Post-traumatic arthritis is any kind of arthritis that occurs from an acute injury to the joints. Although post-traumatic arthritis usually resolves spontaneously after a few months, some cases of post-traumatic arthritis may become chronic.

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Post-traumatic arthritis may arise many years after an acute injury has occurred. It can take the form of osteoarthritis or inflammatory arthritis.

This article will provide a detailed account of post-traumatic arthritis, its symptoms, causes, diagnosis, treatment, management, and outlook for a person.

Arthritis is a condition that affects a person’s joints. Symptoms such as inflammation, pain, stiffness, and reduced mobility may affect any joint over any length of time.

As a recent article explains, post-traumatic arthritis is any form of arthritis that results from a direct and acute traumatic injury to the joints.

When trauma causes the smooth surfaces of joints to become irregular, they rub against each other, which causes accelerated wear of the cartilage.

On average, 20–50% of people with joint trauma may develop post-traumatic arthritis. Post-traumatic arthritis is a type of arthritis and can take either of two forms: osteoarthritis and inflammatory arthritis.

Osteoarthritis is the most common form of arthritis worldwide. It arises due to joint usage over a period of time. Inflammatory arthritis is less common, and it often arises due to an autoimmune reaction that causes high amounts of joint inflammation.

Areas where it may occur

Certain body parts are more likely to develop post-traumatic arthritis than others. These include the:

  • ankle
  • knee
  • shoulder
  • hip

How long will it take to develop?

Post-traumatic arthritis has a highly variable development phase. Some people with this condition will notice symptoms a few months after the acute injury, such as:

  • swelling
  • synovial effusion, or joint inflammation
  • severe pain
  • sometimes internal bleeding

Other people may not have any arthritis symptoms for 10–20 years after the injury.

How long will it last?

Most cases of post-traumatic arthritis resolve spontaneously after around 2–3 months. However, doctors consider this condition chronic if symptoms persist after 6 months.

A person should consult a doctor if they notice any symptoms at any time after an injury.

The cause of post-traumatic arthritis is an acute traumatic injury to a person’s joints. Research has shown that such injuries can arise from several sources, including:

  • vehicle accidents
  • sports
  • falls
  • military injuries

Although a single traumatic incident can cause post-traumatic arthritis, the risk also further increases with:

  • age
  • multiple injuries
  • individuals with excess body weight

As a recent study explains, it is only possible for doctors to diagnose post-traumatic arthritis after arthritis symptoms have begun.

Although there is some variation, a 2022 review details the more common diagnostic methods:

  • laboratory tests on bodily fluids to determine the amount of inflammation around the joints
  • imaging techniques, such as X-rays or MRI scans, to detect certain signs of arthritis, such as joint narrowing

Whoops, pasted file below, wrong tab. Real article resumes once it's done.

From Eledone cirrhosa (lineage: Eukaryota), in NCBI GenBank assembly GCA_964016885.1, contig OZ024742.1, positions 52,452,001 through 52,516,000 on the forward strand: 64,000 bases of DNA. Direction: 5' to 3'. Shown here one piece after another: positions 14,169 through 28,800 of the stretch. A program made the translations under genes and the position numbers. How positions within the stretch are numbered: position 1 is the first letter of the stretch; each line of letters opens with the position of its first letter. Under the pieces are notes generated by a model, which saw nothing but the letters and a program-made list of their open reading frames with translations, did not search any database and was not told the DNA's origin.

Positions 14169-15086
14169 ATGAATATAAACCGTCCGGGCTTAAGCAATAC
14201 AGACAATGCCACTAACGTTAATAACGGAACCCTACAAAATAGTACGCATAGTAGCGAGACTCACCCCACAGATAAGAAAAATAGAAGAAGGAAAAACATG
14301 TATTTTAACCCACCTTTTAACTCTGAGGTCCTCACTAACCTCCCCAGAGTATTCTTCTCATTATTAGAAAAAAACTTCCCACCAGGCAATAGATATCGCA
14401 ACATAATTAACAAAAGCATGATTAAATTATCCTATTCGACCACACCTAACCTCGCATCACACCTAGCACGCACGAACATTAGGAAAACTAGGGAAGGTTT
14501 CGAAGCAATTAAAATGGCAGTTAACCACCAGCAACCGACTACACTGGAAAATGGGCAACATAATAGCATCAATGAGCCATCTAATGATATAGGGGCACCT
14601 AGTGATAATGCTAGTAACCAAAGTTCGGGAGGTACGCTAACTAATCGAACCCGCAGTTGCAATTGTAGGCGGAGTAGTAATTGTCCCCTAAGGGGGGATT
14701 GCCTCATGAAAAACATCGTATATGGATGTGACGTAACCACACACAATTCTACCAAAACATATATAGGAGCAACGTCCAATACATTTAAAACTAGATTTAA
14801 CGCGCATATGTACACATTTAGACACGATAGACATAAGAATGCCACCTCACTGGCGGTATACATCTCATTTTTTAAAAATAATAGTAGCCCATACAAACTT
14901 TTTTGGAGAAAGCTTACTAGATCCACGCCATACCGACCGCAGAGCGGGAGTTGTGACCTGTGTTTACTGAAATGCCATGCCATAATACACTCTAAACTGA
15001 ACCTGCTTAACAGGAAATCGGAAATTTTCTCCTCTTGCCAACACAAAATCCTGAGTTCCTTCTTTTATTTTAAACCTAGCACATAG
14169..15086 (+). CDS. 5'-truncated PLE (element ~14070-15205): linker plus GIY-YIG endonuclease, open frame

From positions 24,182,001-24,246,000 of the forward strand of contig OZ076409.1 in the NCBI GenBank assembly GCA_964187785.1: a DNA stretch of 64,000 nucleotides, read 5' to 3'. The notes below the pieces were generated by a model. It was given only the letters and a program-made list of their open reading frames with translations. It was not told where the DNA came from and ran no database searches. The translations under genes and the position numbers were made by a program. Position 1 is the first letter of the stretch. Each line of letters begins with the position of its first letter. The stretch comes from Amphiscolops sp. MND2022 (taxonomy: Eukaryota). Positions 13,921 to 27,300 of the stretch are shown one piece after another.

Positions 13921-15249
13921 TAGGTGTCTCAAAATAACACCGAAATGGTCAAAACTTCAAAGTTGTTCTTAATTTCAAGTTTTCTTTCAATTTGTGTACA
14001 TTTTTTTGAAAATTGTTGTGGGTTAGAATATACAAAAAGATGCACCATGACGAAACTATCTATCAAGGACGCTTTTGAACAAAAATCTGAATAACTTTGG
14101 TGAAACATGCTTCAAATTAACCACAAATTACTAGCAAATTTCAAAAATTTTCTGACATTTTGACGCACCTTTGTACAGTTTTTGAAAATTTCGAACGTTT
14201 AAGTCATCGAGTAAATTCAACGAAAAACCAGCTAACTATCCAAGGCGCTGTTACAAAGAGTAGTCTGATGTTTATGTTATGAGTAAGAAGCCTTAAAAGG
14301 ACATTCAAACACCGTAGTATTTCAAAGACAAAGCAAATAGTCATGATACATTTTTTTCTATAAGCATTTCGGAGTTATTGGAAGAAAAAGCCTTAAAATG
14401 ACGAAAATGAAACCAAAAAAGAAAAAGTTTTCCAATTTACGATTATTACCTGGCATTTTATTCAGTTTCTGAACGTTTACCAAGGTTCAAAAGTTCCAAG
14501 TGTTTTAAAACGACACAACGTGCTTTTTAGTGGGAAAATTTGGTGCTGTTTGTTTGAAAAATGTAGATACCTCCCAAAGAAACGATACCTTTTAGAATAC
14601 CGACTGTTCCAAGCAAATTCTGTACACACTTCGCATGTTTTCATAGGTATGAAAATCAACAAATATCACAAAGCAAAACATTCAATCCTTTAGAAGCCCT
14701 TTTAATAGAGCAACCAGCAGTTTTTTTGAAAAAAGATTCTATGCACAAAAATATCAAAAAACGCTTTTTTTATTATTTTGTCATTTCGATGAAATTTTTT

• synovial fluid examinations to differentiate between different kinds of arthritis

Doctors must consider the results of several such diagnostic tests before making a confident arthritis diagnosis. They will also ask about any past traumatic injury to diagnose post-traumatic arthritis.

Read more about arthritis from our dedicated hub.

When trauma occurs, doctors can perform surgery if a person has sustained an injury to the joint. If there is a fracture within the joint, surgeons may realign joint surfaces. This will help limit the severity of the joint damage and slow the degenerative process.

Treatment also focuses on minimizing the symptoms, which may involve the following interventions:

If a person’s post-traumatic arthritis becomes chronic, treatment will vary from case to case. The 2022 review notes that several types of treatment can slow disease progression. These include:

A person can discuss with a doctor the nonsurgical and, in some cases, surgical options to consider what is the most appropriate treatment.

One measure to help prevent trauma or fracture within the joint would be to avoid activities like high intensity and high impact sports.

For people who experience symptoms of arthritis, at-home measures may prove somewhat effective. For example, they can take over-the-counter painkillers to relieve symptoms and pain.

Other measures may also include seeking mental health care to help manage the psychological impact of this condition on their quality of life. An individual can consult a medical professional to explore other methods to manage this condition in the long term.

The symptoms that occur during the acute phase of post-traumatic arthritis may spontaneously resolve after a couple of months. However, the condition may slowly progress through a long period of no symptoms referred to as a “clinically asymptomatic latency period.”

Even acute post-traumatic arthritis can be challenging to live with due to the pain and reduced mobility that it may cause.

Moreover, those individuals who develop chronic forms of the disease will have to consult a doctor to find the most suitable way to manage symptoms.

When someone develops arthritis after an acute traumatic injury to the joints, doctors refer to it as post-traumatic arthritis, which is a form of arthritis. This condition may resolve without medical assistance.

However, some people will develop a chronic form of post-traumatic arthritis. These individuals may require long-term medical care and, in some severe cases, surgery to replace the affected joint.